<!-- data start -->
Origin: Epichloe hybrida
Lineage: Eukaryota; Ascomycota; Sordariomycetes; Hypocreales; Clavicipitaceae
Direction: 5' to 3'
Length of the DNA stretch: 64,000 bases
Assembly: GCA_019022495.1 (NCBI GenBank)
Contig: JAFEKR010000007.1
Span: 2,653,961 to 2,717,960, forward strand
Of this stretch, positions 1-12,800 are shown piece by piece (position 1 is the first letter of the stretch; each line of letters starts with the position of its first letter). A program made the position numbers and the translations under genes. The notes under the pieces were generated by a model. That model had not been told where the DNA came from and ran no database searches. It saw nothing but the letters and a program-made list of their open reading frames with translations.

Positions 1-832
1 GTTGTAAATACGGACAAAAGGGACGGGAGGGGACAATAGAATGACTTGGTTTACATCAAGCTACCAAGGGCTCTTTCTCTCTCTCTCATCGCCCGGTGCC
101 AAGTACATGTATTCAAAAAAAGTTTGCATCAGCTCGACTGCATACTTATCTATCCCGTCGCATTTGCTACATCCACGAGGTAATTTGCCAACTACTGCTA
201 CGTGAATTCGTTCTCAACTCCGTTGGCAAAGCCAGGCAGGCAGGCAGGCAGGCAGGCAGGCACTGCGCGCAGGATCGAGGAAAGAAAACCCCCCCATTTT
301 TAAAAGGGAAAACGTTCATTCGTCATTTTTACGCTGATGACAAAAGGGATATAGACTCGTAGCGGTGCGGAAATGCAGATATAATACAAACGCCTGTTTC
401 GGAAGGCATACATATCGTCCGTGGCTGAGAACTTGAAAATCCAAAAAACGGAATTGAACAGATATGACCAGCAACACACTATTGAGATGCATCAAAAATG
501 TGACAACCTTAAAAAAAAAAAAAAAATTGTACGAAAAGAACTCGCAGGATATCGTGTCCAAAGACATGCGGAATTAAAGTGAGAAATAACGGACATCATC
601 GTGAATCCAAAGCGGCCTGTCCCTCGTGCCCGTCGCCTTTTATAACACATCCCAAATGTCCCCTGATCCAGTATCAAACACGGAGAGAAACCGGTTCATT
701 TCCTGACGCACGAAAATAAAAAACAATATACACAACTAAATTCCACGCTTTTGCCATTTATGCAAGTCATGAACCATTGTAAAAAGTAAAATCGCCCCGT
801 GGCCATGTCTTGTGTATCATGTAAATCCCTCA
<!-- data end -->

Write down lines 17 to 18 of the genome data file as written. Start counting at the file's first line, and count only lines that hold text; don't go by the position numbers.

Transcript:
701 TCCTGACGCACGAAAATAAAAAACAATATACACAACTAAATTCCACGCTTTTGCCATTTATGCAAGTCATGAACCATTGTAAAAAGTAAAATCGCCCCGT
801 GGCCATGTCTTGTGTATCATGTAAATCCCTCA